HP laser printer hack raises concern, millions vulnerable (updated)

By on November 29, 2011, 5:30 PM

Researchers from Columbia University have demonstrated a security flaw found in, but perhaps not limited to, HP printers which can actually lead to fires. The exploit allows hackers to reprogram printers with custom firmware, giving the attacker full control of printer functions. As a result, the hacker can continually heat a laser printer's fuser until paper begins to burn, MSNBC reports.

Update: HP has released an official statement debunking Msnbc's claim that printers can be set ablaze remotely, although smouldering paper appears to still be a possibility.

"Today there has been sensational and inaccurate reporting regarding a potential security vulnerability with some HP LaserJet printers. No customer has reported unauthorized access. Speculation regarding potential for devices to catch fire due to a firmware change is false."

"HP is building a firmware upgrade to mitigate this issue and will be communicating this proactively to customers and partners who may be impacted. In the meantime, HP reiterates its recommendation to follow best practices for securing devices by placing printers behind a firewall and, where possible, disabling remote firmware upload on exposed printers"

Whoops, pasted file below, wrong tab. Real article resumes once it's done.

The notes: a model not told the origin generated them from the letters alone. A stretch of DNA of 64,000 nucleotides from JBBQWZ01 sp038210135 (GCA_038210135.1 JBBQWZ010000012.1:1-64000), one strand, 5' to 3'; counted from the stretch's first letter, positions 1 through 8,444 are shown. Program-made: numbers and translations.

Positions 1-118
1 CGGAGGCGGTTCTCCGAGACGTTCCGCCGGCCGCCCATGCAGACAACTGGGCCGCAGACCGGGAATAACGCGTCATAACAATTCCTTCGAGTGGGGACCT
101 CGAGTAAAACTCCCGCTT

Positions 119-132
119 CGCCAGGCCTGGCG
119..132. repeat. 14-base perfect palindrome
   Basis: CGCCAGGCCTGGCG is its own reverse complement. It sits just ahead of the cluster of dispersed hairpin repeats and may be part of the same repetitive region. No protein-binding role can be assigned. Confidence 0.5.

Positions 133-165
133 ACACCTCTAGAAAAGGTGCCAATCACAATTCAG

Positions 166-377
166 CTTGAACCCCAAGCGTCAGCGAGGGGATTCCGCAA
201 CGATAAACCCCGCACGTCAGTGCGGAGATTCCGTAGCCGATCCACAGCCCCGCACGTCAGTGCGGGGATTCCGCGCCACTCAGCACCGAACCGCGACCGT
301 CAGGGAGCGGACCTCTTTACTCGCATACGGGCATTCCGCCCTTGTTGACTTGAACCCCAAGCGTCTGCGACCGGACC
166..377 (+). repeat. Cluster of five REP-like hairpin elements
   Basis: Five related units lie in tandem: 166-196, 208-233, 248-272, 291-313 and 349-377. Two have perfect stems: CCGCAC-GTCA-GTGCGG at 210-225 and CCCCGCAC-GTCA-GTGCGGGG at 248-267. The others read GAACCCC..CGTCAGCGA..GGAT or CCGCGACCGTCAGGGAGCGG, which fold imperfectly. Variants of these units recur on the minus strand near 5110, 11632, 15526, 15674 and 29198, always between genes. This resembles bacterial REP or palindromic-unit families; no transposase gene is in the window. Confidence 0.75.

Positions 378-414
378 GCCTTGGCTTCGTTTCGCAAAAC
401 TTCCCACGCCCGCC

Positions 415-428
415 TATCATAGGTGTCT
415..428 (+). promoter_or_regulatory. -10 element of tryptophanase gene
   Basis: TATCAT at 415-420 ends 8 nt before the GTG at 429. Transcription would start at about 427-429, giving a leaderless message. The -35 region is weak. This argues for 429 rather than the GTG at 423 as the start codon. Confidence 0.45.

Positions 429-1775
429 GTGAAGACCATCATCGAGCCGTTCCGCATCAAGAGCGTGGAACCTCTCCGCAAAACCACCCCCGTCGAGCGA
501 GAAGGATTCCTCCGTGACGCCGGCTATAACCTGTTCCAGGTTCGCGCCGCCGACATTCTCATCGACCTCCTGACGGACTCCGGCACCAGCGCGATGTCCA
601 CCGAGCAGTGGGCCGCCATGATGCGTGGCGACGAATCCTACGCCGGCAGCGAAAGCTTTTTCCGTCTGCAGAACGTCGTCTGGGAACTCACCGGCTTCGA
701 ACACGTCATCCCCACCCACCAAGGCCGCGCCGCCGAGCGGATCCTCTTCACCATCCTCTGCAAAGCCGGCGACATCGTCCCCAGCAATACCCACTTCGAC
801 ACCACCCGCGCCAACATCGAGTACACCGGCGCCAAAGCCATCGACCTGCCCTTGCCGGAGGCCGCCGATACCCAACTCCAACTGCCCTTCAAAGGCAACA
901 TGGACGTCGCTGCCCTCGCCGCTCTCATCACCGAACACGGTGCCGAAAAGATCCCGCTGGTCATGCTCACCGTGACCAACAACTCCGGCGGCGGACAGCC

Columbia professor, Salvatore Stolfo, and fellow researcher, Ang Cui, stumbled upon the flaw after reverse engineering a HP printer driver. Whenever HP printers receive a print job, the device checks for a special set of flags which indicate whether or not the print job is actually a firmware update. If the printer determines what it is receiving is a firmware package, the device will upgrade its embedded software accordingly. Since there is no security of any kind on HP printers older than 2009, the device openly accepts such packages from any source.

It is important to note that according to Keith Moore, Chief Technologist at HP's Printer division, all of the company's printers dating back to 2009 now include digital signing to prevent this type of exploit. Researchers say that still leaves tens of millions of devices vulnerable.

The lack of security found on older devices opens the door for any savvy hacker to send customized firmware to a printer, allowing them the freedom to do virtually anything to it. Unscrupulous individuals could then render a user's printer useless, waste their toner or overheat the device as they see fit. This can all be done remotely by simply gaining access to the user's computer, perhaps through a virus, leaving little recourse.

Ang Cui remarked:

"If and when HP rolls out a fix, if a printer is already compromised, the fix would be completely ineffective.  Once you own the firmware, you own it forever. That’s why this problem is so serious, and so different,” Cui continued, "This is nothing like fixing a virus on your PC."

Despite the proprietary nature of HP's update process, there is no reason to believe that other manufacturers may not succumb to a variation of this same design flaw. There is currently no word on whether or not this could be an issue for other printer makers.

This issue is reminiscent of another exploit discovered this summer in Apple laptops, allowing hackers to destroy li-ion batteries via unsecured firmware.

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